NEW YORK – Exact Sciences is continuing to boost adoption of its colorectal cancer screening test Cologuard, taking advantage of recent updates to national guidelines. However, the company still sees a long runway ahead in terms of filling gaps that leave many eligible individuals untested.
On Tuesday, the firm reported that its screening revenue during the second quarter of 2022 was $353.9 million, up 34 percent compared to the same period last year. Exact CEO Kevin Conroy said on a call with analysts and investors that the company tested more than 700,000 people with Cologuard during the three months ended June 30.
Among factors driving this growth, Exact cited a recently launched advertising campaign with television host Katie Couric, as well as expansion in the colon cancer screening market itself with guidelines now recommending screening in Americans as young as 45.
Over the last few years, the company's growth in access to physicians has stalled due to the COVID-19 pandemic, but Conroy said the firm expects it to soon pick up again.
"The need for colon cancer screening is persistent, and we're seeing a fundamental shift, that is, that Cologuard is becoming more commonly accepted within large health systems, among primary care physicians, and importantly, among patients as just a great way to get screened," Conroy said.
In addition, Conroy highlighted the Centers for Medicare and Medicaid Services' recent proposition to remove a significant barrier to screening by eliminating Medicare cost sharing for a follow-up colonoscopy after a positive stool-based screening test.
The move would address a top concern patients and providers have about using Cologuard, Conroy said.
Jeff Elliott, Exact's CFO and chief operating officer, added that increased electronic ordering should also drive greater adoption in coming years, citing a backlog of health systems wanting to convert.
During the pandemic, the company saw a drop in orders from its long-term customer base, which the company attributed to healthcare staff shortages, which translate to a lack of access for its sales reps. But that drop seems to be resolving, Elliott said.
"These are doctors that are the true believers … and as the patient flow is ticking back up and as access improves, they will come back even more and expand from their current levels," he said.
Meanwhile, the pandemic environment also drove a significant boost in test orders from new customers. "These are doctors who historically only ordered infrequently. Oftentimes, we didn't even call them, so this part of the business is tremendously exciting. Those doctors have essentially doubled their order rate relative to the start of the pandemic," Elliott added.
Nevertheless, Conroy said that Exact believes Cologuard has a "tremendously long runway ahead of it."
"There are between 45 million and 60 million unscreened people who need to be screened, the people [aged] 45 to 49 are starting to be screened at an increasing clip," he said, adding that almost half of first-time Cologuard users are new to screening.
While it continues its efforts with Cologuard, Exact is also building additional screening tools with a second-generation stool assay, a blood-based version of the test in the works, and a multi-cancer detection assay also in the pipeline.
Conroy said that Exact has now enrolled the number of cancer patients necessary to power an FDA submission for its next-generation Cologuard test but will continue enrollment to ensure it has enough cases to do the same for its blood-based version.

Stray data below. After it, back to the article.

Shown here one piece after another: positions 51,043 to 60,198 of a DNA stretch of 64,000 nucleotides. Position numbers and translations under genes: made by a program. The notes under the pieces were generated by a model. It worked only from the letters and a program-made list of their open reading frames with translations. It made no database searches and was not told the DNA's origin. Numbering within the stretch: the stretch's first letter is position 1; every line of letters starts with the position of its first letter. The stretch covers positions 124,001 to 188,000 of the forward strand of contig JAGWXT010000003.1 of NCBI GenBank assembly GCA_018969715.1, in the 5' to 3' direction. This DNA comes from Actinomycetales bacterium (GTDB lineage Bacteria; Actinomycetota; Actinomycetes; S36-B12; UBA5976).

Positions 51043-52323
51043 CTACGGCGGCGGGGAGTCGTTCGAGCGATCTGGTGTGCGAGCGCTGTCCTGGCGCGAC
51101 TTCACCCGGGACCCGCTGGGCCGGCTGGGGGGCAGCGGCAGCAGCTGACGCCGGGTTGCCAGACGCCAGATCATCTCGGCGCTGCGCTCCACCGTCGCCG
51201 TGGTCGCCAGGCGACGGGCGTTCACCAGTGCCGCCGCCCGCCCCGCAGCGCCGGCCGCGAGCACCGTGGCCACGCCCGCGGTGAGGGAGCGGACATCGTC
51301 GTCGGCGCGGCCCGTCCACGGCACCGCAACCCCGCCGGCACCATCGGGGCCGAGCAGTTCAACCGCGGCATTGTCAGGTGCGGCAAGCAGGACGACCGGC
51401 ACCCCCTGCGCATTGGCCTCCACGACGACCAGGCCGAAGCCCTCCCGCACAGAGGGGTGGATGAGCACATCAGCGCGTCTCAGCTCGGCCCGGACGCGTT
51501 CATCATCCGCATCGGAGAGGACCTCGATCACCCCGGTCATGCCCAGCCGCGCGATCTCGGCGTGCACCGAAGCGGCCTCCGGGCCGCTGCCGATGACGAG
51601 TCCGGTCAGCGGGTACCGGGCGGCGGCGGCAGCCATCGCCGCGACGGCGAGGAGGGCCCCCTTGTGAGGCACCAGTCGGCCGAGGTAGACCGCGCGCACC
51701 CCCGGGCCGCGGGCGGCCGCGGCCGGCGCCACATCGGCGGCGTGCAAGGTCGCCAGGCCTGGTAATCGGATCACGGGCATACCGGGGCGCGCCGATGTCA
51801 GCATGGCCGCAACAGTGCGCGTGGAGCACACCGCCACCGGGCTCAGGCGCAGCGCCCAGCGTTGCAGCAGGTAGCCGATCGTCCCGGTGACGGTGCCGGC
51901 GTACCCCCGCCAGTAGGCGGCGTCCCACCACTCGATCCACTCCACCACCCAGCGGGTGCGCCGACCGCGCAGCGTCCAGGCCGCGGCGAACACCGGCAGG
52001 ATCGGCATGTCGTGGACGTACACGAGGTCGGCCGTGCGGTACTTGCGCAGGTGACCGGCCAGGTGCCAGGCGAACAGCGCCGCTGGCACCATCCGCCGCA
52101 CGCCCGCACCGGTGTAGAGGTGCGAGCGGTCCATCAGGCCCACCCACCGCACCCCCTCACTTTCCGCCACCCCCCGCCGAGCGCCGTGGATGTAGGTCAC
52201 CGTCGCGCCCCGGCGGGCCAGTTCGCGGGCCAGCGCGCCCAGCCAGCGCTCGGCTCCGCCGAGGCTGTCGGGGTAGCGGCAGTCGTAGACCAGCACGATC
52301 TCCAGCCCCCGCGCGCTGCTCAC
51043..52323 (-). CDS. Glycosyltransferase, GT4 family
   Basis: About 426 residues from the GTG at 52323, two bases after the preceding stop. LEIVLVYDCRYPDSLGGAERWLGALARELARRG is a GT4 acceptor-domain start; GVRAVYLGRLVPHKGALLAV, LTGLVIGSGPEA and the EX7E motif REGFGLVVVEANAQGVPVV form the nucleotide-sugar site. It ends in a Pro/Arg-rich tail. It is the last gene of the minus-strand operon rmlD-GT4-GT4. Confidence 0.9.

The test could possibly launch in 2023, but Conroy said Exact hasn't made any official decision on timing. For the blood-based assay, things will take longer considering the need for updated guidelines to support payor coverage.
Guardant Health, a competitor in this arena, launched its own blood-based CRC screening test, Guardant Shield, in May. According to Conroy, Exact saw "zero impact" from this during the quarter.
The same should continue to be true for some time, he added. "With tests that aren't reimbursed, that aren't in guidelines … it's challenging to conceive of a way that there would be significant uptake there that could impact us."
"Blood tests have a role in colon cancer screening … just not in the near term," Conroy said.
Although the company's current business is dominated by screening, Exact is hoping to build a holistic presence in cancer care, addressing needs post-diagnosis.
The company reported total revenue of $521.6 million in Q2, up 20 percent from $434.8 million for the same period of 2021. Excluding its waning COVID-19 testing, revenues were up 26 percent.
Precision Oncology revenue was $154.0 million, up about 12 percent year over year.
During the firm's conference call, Conroy said the company has been transformed by acquisitions in recent years, "building what we believe is the best reach all the way from primary care, GI, Ob/Gyn, other specialties, all the way to oncology."
But that doesn't mean the firm won't trim its portfolio, as the company announced simultaneously that it is jettisoning it's Oncotype DX Prostate test in a sale to MDx Health for up to $100 million.
Conroy said that Exact will become "one of the important shareholders" of the urology-focused firm and certain members of its urology team will transition to MDx Health. "We want to support and help them be successful, and we believe that this is the right home for Oncotype DX Prostate."
"The divesture of Oncotype Prostate is not a major surprise and glad to see the company being more selective about funding future projects," Craig-Hallum analyst Alex Nowak said in a research note following the call.
Exact posted a Q2 net loss of $166.1 million, or $0.94 per share, compared to a net loss of $176.9 million, or $1.03 per share, in the same quarter last year.
The firm ended Q2 with cash and cash equivalents of $213.4 million and marketable securities of $514.6 million.